A hen becoming egg bound is in a serious and life threatening condition. The vent
of the chicken is where eggs are passed as well as droppings. As her egg passes through the oviduct to exit her vent, the intestinal tract is shut allowing the egg to pass as cleanly as possible.
An egg stopped along the oviduct may back up her digestive system and prevent her from passing droppings. Failure to pass an egg in a reasonable amount of time can cause a toxic build-up of internal waste, loss of appetite, dehydration, and can lead to death. One of the most common reasons a hen becomes egg bound is mineral deficiency. Calcium is in great demand to build egg shells, but also required for good general health and muscle strength.
Always provide some form of calcium grit or oyster shell. An egg too large or with a rough surface has trouble passing normally. Lack of exercise can weaken muscles needed to push her eggs out.
Other mineral deficiencies can cause eggs to be rough shelled and have difficulty passing completely through the oviduct and out. Most layer feeds are well balanced in all necessary nutrients.
A hen with this egg bound condition generally needs help. Sterile lubrication into the vent may help, but often a nice warm bath for 10 – 30 minutes will help relax tense muscles that have been overworking to pass the egg.
Always handle a laying hen gently. Eggs moving through her oviduct with a shell may be broken inside and cause serious damage as her body pushes them out.
A little blood on an egg shell is normal, especially for young hens just beginning to lay. Keeping a hen’s diet rich in necessary nutrients may help prevent this from happening again.
A hen that has this problem is probably more likely to suffer from this again. Sometimes it’s a sign that her healthy laying life is nearly over. You may need to think about replacing her and possibly putting her out of her misery. She may run a fever and become dehydrated and quite weak when egg bound.
Every effort should be taken daily to see that your hens have enough calcium and minerals, as well as all the nutrients that make up a good balanced layer diet, and enough room to exercise and stay active.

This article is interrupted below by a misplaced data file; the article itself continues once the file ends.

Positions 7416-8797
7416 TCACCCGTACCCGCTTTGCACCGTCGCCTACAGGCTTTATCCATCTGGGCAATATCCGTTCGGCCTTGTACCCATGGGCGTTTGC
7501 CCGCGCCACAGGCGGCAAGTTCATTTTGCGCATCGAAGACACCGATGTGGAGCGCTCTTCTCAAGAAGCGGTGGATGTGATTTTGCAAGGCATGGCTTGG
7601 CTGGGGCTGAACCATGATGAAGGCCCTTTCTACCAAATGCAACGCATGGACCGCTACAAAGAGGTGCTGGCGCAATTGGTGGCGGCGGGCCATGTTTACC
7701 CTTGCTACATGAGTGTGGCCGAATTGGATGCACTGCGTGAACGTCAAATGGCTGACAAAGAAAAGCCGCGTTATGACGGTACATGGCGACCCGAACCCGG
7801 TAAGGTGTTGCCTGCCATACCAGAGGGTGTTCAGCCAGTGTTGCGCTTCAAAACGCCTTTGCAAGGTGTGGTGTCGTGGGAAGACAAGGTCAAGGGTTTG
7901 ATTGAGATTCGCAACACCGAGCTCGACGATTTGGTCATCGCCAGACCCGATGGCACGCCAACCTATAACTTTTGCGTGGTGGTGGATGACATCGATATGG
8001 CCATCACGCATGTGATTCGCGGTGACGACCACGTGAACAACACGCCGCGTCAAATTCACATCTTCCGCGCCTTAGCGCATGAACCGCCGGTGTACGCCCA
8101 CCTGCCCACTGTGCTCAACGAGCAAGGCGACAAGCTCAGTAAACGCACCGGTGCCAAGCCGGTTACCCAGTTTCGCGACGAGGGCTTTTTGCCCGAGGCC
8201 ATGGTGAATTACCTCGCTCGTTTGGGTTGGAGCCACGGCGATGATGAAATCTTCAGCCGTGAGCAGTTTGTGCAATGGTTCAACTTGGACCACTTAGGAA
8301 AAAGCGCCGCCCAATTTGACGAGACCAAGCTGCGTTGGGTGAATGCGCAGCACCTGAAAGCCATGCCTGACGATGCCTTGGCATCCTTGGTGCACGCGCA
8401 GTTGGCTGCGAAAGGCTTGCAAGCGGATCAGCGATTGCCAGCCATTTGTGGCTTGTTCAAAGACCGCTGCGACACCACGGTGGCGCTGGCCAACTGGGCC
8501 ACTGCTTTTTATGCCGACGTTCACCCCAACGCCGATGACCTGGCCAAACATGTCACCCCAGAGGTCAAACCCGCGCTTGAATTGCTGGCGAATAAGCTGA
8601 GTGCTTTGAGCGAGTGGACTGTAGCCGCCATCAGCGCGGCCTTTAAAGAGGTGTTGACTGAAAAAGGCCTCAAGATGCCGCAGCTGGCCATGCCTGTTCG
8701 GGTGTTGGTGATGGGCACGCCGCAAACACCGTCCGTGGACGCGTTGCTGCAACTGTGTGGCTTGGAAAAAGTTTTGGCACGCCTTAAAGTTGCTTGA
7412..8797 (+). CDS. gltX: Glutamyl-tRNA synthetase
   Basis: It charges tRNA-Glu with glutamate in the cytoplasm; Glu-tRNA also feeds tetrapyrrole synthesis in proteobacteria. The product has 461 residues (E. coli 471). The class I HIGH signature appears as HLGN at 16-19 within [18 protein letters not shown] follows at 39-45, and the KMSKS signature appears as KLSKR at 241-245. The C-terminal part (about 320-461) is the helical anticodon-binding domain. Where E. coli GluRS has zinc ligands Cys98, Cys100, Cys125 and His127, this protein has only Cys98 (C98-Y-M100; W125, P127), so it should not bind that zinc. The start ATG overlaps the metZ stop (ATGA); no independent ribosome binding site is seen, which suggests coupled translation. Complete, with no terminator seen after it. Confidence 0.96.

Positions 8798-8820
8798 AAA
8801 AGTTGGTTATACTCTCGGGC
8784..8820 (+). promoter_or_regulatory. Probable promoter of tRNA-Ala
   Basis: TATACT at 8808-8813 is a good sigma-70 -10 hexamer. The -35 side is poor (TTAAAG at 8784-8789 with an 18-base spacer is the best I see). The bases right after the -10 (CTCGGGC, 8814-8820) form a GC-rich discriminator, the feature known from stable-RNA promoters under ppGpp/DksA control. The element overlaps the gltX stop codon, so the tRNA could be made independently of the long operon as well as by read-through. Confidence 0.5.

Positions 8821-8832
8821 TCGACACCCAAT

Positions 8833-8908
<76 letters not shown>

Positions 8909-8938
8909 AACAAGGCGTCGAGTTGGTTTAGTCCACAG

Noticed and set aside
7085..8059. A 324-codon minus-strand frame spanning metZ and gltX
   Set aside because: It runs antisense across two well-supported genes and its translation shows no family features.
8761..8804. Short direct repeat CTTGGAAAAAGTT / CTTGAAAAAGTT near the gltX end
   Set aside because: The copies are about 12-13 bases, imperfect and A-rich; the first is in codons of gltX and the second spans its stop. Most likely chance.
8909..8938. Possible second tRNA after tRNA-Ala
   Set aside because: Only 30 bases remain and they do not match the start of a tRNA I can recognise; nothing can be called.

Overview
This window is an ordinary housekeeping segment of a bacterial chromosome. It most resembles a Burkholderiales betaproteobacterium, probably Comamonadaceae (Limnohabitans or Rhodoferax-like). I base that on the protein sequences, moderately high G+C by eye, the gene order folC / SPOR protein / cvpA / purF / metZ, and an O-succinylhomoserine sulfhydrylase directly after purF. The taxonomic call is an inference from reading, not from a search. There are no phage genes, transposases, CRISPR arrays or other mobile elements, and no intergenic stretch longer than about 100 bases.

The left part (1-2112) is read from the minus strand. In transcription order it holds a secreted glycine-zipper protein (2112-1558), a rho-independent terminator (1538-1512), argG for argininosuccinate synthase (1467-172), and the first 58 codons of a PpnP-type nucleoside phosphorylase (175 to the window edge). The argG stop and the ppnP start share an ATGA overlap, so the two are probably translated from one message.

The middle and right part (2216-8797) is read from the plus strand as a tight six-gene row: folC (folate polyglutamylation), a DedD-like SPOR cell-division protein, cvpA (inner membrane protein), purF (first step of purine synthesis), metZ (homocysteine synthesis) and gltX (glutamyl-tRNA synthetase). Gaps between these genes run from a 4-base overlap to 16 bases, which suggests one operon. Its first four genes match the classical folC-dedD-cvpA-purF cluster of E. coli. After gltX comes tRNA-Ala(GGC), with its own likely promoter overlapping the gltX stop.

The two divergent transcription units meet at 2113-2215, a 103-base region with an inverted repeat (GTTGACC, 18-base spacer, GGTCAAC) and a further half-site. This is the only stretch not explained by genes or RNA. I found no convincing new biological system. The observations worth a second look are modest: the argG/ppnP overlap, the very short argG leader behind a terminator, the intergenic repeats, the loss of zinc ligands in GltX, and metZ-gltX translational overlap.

Just because a chicken can live in a small cage doesn’t mean it should. A good chicken environment provides a sturdy predator and weather proof shelter, nesting, roosting, food, water and an outdoor area with sunlight , fresh air, shade in summer and hopefully access to fresh grasses and vegetation.
Over-crowding can lead to more dominant flock members keeping others away from food and causing them to hide when they should be actively enjoying their life.
If you find one of your hens egg bound you may want to seek veterinary care. An experienced poultry vet can be a big help when you find a problem like this.
Finances are often a concern when taking a chicken to the vet for emergency care, but can be a worthwhile expense as you grow in experience as you keep and raise chickens.
After many years of keeping chickens I’ve never had an egg bound chicken, nor been in need of veterinary care for problems, but after years of working for veterinarians I’ve learned how to avoid or recognize and treat most common chicken and bird problems.
The most important lesson I’ve learned from owning, rescuing, and caring for animals of many species is that the best possible environment and diet, though possibly expensive to supply, saves on big emergency expenses in the future and the heart ache of sick animals.
But, that said, genetics play a huge role in the lives of animals. When we buy or adopt chickens into our lives, few of us know much, if anything about their parent’s health or genetic weaknesses.
We can bend over backwards and max out our financial limitations creating and providing the best for them and still have problems. The most complete research before-hand can still land us in the most unexpected situations. An egg bound hen is one of those situations and possibly unavoidable even in the best cared for flocks. If you have a question you would like answered click here.
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